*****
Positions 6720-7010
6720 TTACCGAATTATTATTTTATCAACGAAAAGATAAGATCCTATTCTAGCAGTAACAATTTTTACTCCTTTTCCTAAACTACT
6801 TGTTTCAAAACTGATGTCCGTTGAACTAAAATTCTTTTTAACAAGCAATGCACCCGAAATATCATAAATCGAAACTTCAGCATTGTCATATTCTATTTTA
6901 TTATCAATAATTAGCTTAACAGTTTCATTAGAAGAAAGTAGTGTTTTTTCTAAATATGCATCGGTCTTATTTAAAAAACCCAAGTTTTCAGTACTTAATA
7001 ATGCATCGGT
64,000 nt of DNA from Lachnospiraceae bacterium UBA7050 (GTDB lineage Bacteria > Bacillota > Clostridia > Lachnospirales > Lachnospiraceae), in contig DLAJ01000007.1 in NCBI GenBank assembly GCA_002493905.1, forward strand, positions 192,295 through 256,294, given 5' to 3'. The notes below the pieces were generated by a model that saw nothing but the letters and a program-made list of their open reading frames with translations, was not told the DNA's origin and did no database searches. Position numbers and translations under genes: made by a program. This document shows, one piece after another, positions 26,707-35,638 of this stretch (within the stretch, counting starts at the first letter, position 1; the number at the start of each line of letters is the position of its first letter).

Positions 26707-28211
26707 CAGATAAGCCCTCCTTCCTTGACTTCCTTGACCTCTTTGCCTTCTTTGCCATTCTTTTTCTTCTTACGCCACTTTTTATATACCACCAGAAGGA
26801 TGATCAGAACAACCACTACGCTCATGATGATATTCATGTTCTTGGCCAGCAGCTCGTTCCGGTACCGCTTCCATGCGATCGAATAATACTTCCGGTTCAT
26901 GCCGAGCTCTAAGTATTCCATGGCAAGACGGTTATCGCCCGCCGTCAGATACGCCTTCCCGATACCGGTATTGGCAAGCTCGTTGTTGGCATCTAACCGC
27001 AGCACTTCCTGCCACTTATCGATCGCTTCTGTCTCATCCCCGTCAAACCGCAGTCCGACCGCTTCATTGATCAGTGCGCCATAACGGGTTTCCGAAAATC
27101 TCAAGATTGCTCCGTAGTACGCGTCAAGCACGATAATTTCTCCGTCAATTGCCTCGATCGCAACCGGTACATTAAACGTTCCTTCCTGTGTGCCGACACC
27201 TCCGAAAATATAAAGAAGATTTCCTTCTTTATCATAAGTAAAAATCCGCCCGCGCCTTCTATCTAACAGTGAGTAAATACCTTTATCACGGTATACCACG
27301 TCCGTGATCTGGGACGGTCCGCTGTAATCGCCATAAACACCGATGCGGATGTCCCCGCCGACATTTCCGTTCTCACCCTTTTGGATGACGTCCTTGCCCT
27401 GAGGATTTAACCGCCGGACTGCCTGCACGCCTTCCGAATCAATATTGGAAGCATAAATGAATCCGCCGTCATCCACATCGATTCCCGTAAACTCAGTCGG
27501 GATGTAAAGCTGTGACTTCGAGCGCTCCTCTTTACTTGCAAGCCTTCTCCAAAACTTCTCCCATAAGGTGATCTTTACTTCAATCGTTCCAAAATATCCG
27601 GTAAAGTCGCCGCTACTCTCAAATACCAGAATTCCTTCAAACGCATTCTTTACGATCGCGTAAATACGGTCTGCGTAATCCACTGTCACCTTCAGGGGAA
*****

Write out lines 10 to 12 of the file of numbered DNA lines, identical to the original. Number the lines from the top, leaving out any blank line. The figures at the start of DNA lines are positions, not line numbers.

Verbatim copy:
26901 GCCGAGCTCTAAGTATTCCATGGCAAGACGGTTATCGCCCGCCGTCAGATACGCCTTCCCGATACCGGTATTGGCAAGCTCGTTGTTGGCATCTAACCGC
27001 AGCACTTCCTGCCACTTATCGATCGCTTCTGTCTCATCCCCGTCAAACCGCAGTCCGACCGCTTCATTGATCAGTGCGCCATAACGGGTTTCCGAAAATC
27101 TCAAGATTGCTCCGTAGTACGCGTCAAGCACGATAATTTCTCCGTCAATTGCCTCGATCGCAACCGGTACATTAAACGTTCCTTCCTGTGTGCCGACACC